Thursday, September 3, 2009

Pretty Finds along Bog Meadow Trail

After spending this beautiful morning in the deep woods, I decided to head for a brighter spot in the afternoon: the sunlit marshy parts of the Bog Meadow Nature Trail. I was on a quest to find Nodding Bur Marigold (Bidens cernua), a sunny yellow flower that likes its feet wet. Abundant clumps of it were growing along a little creek.

There were masses of Spotted Jewelweed (Impatiens capensis) growing there as well, and many plants were dangling the fat green seed pods that give this plant another common name: Touch-me-not. But I can't resist touching them, holding them very gently in my palm until POP! the pod splits open and hurls its seeds far afield.

But I close my palm around them in order to catch the seeds and look at the burst pod, its sections curled tightly back like tiny coiled springs.

If you gently peel the green coat off the seeds, the kernel inside is the most beautiful robin's-egg blue. They have a pleasant taste, as well, a little bit like walnuts.

The snowy blooms of Virgin's Bower (Clematis virginiana) have now sprouted long silky seed-heads. At this stage, this lovely native clematis is called Old Man's Beard. For obvious reasons.

On a shadier, woodsier part of the trail, I found this Jack-in-the-pulpit seed head, so bright shiny red you couldn't miss it. Often, the leaves have disappeared before the red berries form, but this plant still had them nice and green. Very pretty.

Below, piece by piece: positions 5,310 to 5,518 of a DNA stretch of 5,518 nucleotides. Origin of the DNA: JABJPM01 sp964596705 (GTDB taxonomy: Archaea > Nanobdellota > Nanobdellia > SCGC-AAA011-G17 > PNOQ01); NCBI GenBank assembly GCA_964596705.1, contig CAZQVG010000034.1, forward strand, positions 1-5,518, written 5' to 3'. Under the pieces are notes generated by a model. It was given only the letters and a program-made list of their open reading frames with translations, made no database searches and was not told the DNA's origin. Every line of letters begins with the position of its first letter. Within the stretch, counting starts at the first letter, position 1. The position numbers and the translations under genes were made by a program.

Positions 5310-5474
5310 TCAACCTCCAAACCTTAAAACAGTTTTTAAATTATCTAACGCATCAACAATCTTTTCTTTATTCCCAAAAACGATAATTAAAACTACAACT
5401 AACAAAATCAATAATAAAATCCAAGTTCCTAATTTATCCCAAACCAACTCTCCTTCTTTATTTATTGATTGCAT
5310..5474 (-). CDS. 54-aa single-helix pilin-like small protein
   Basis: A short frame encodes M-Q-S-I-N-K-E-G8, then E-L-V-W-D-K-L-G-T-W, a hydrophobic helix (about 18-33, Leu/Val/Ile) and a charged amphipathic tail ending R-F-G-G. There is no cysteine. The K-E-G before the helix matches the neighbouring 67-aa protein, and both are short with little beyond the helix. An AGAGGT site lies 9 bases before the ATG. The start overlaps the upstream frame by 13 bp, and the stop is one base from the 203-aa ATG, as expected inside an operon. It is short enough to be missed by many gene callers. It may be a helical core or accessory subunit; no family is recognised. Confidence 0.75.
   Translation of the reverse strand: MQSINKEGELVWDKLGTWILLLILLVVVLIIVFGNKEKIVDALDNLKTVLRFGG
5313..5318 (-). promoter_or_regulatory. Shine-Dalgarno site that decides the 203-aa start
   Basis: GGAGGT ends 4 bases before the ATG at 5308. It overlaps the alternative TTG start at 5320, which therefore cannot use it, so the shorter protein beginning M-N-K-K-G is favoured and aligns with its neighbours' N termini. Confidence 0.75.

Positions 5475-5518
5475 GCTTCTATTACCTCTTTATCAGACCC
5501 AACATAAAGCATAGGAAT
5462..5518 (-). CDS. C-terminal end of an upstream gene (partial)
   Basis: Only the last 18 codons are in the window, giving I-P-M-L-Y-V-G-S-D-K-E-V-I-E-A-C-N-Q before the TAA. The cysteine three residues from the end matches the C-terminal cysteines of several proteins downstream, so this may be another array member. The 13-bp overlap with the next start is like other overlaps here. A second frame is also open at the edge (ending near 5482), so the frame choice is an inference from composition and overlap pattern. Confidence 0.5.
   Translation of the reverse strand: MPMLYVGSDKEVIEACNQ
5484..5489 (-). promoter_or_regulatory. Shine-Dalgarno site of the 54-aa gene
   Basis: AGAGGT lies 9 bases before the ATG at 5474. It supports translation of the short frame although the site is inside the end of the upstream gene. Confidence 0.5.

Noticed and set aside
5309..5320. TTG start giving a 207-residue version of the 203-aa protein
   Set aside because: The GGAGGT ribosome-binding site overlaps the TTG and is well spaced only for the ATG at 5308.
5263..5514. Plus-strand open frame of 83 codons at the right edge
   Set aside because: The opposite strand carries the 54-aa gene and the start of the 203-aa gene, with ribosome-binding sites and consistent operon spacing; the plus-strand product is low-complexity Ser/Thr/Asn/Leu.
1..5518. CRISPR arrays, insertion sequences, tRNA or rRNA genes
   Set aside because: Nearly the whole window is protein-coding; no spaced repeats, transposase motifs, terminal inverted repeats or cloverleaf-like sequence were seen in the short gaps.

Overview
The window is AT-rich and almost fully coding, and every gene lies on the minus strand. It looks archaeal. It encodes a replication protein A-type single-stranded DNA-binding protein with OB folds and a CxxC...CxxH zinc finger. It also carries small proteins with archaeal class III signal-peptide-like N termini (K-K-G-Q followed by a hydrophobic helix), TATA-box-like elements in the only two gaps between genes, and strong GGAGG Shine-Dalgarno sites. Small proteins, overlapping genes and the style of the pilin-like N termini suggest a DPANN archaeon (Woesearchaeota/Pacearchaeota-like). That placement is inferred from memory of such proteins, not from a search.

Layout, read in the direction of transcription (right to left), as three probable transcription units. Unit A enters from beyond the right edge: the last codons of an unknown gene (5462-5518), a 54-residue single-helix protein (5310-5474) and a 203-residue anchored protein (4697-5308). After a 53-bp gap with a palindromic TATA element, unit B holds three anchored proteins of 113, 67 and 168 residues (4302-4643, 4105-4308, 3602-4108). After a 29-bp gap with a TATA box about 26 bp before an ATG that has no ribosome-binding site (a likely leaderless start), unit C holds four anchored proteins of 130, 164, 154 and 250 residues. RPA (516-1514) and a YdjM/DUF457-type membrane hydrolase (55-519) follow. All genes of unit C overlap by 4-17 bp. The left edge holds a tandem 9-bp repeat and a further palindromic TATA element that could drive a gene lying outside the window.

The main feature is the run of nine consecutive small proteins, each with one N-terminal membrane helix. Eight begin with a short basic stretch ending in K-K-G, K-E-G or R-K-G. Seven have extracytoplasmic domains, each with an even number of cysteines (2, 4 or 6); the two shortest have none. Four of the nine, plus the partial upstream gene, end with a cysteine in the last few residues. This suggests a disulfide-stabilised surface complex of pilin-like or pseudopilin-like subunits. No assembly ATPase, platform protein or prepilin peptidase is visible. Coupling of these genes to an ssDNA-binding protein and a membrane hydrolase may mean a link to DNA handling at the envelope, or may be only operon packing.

Lindsey said...

I love this post so much. I just came inside from eating jewelweed seeds! I never thought to open one...such an amazing hue of blue! I'm delighted by them, I haven't been able to eat walnuts the past few years after developing an allergy to them, so I'm so glad there's something else out there with the same flavor.

Paul said...

Good grief, all the many years I have "popped" jewel weed and impatiens pods and never thought to peel the coating! what a reward for being curious although I'll leave it to you to try sampling the taste of such discoveries.

squirrel said...

Oh Wow. Now I have to go find some jewel weed. Who knew?

Jacqueline Donnelly said...

Lindsey, it was you who first told me about the walnut flavor. I never would have thought to taste them. I wonder what their nutritional profile would look like? Calories, protein, fat, etc. Any record of native people using these for food?

Paul, I am passing on info that others taught me. I forget who first showed me the blue kernels, but Lindsey (above) is the one who told me about how they taste. She also said Asiatic Dayflower seeds taste like sweet corn. I haven't tried those yet. But I will.

Squirrwl, be careful, popping jewelweed pods is kind of addictive. Like popping bubblewrap is.

Trillium said...

Another gorgeous informative post.
You identified the Jack in the Pulpit fall berry cluster for me. I just photographed it from a walk in a nearby park. Thanks!
Guess I'll be chomping on Jewelweed this Sunday with Squirrel...perhaps we will add some to an apple cobbler.